Both of them, as it turns out, were better than the guy who came before, Dave Clark. Pittsburgh's BA in '02 was .244, and only slightly better in '01 at .247.
It's tough to make something formidable out of a bunch of average-to-below-average parts. You can only do so much with what ownership and management will give you.
Mr. Long had best prepare himself for more than his fair share of criticism in what lies ahead.
In the absence of anything encouraging coming out of Spring Training in Bradenton, I have to smile a little each time I hear a mention of Billy Crystal batting leadoff for the Yankees (I have, therefore, been 'smiling a little' a lot).
The smile grows a little wider with the knowledge that this 60-year old got to live another dream.
It was probably a dream older than his desire to become a comedian or an actor. I don't know very many guys who, as boys, didn't want to be a baseball player at some point.
But can you imagine getting that chance at 60, long after the dream's tombstone had eroded? And to actually catch up with a major league pitch (even a slower major league pitch) and hit a ball just foul in your only appearance?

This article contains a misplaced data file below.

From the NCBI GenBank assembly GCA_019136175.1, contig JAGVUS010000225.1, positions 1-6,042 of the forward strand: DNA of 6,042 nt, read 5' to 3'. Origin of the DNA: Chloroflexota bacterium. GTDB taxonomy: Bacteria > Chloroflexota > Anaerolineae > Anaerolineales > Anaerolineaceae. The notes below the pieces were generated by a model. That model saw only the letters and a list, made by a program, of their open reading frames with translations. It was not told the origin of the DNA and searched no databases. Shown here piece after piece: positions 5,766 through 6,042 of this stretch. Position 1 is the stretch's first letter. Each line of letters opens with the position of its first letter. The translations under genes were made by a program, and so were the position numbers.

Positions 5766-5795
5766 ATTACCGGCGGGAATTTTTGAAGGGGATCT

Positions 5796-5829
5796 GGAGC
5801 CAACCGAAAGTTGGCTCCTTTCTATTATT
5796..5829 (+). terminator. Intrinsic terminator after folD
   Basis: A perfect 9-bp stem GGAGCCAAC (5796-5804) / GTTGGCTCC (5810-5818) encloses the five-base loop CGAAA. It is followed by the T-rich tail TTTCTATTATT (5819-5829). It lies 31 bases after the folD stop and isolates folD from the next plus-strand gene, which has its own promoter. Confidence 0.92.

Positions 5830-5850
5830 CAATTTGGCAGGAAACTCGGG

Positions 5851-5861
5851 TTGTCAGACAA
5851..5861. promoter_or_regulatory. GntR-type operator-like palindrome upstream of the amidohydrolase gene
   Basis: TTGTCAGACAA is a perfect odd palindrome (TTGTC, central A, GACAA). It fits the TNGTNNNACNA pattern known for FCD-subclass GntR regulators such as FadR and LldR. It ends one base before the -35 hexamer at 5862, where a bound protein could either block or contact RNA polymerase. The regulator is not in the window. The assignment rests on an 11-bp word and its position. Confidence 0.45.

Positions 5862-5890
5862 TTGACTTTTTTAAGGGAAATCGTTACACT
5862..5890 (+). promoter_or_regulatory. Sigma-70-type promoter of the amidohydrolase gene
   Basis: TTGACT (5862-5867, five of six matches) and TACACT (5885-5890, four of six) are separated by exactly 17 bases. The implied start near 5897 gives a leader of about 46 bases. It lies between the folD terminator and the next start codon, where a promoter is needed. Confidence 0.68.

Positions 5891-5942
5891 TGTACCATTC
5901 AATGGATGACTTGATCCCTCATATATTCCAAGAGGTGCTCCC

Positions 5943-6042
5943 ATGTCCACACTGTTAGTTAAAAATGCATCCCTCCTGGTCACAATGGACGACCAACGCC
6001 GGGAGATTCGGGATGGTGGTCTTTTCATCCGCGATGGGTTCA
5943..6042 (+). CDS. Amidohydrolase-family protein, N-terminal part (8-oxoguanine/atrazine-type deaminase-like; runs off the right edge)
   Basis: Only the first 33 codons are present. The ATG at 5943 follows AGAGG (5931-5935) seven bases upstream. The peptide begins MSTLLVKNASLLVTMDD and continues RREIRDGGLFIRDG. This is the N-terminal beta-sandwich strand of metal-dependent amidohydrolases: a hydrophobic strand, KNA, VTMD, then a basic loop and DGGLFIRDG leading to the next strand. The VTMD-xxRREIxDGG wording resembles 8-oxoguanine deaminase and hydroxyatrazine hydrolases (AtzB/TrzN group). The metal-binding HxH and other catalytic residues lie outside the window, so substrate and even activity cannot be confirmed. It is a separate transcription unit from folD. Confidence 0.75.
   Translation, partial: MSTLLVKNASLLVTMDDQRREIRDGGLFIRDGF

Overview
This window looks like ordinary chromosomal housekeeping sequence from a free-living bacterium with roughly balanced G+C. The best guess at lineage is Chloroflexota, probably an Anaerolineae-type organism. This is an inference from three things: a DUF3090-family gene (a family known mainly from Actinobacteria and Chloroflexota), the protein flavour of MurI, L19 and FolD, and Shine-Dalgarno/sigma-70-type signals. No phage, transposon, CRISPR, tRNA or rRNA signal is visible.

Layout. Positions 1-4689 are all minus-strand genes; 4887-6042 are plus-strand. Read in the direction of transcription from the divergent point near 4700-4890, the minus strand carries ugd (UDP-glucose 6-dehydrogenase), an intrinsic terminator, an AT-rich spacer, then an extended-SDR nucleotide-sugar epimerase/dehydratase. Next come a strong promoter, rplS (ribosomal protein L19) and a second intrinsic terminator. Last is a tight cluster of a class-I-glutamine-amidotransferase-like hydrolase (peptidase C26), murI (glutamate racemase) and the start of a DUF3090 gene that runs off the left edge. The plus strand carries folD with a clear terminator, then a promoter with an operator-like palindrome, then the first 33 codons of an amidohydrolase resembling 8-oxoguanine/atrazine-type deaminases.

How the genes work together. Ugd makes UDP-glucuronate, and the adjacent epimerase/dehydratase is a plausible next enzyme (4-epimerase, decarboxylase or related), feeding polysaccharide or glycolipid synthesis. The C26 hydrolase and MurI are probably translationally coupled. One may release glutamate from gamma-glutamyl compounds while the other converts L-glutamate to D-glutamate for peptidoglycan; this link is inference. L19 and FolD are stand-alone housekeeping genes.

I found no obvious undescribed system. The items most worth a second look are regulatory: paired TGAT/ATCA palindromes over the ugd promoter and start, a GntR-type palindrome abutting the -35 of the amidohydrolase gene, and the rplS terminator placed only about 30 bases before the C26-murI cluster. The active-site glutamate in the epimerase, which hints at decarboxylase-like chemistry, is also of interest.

Consider that Crystal had done what he could do to stay close to the Yankees and to baseball, since he thought he would never be part of the on-field action himself.
He directed the film 61* about Roger Maris' breaking of Babe Ruth's home run record. He was even part owner of a major league team (that ironically ended the 3-year reign of his beloved Bombers in 2001).
Then, just in time for his 60th birthday, he finally got to step up to the plate.
I know the media has a tendency to beat things to death, and it's easy for non-Yankee fans to jeer at just about anything the top-spending club in the league does.
The special part of this, to me, is that this story involves a man who just about everyone has heard of—who we see as more than just a regular guy because of his successes in life—who was simply overjoyed just to be a part of something.
He didn't need to be successful. He wasn't actively seeking attention. He was enjoying the birthday present of his life.
And his gift was the opportunity to be young again, if only for a day.
This is a semi-clumsy segue, but we'll try it anyway.
Crystal was 12 years old when Bill Mazeroski crushed the hearts of Yankees fans everywhere with the only Game-7-of-the-World-Series-ending homer in league history.
I was 12-years old when Francisco Cabrera crushed the hearts of Pirates fans everywhere with a blooper to left.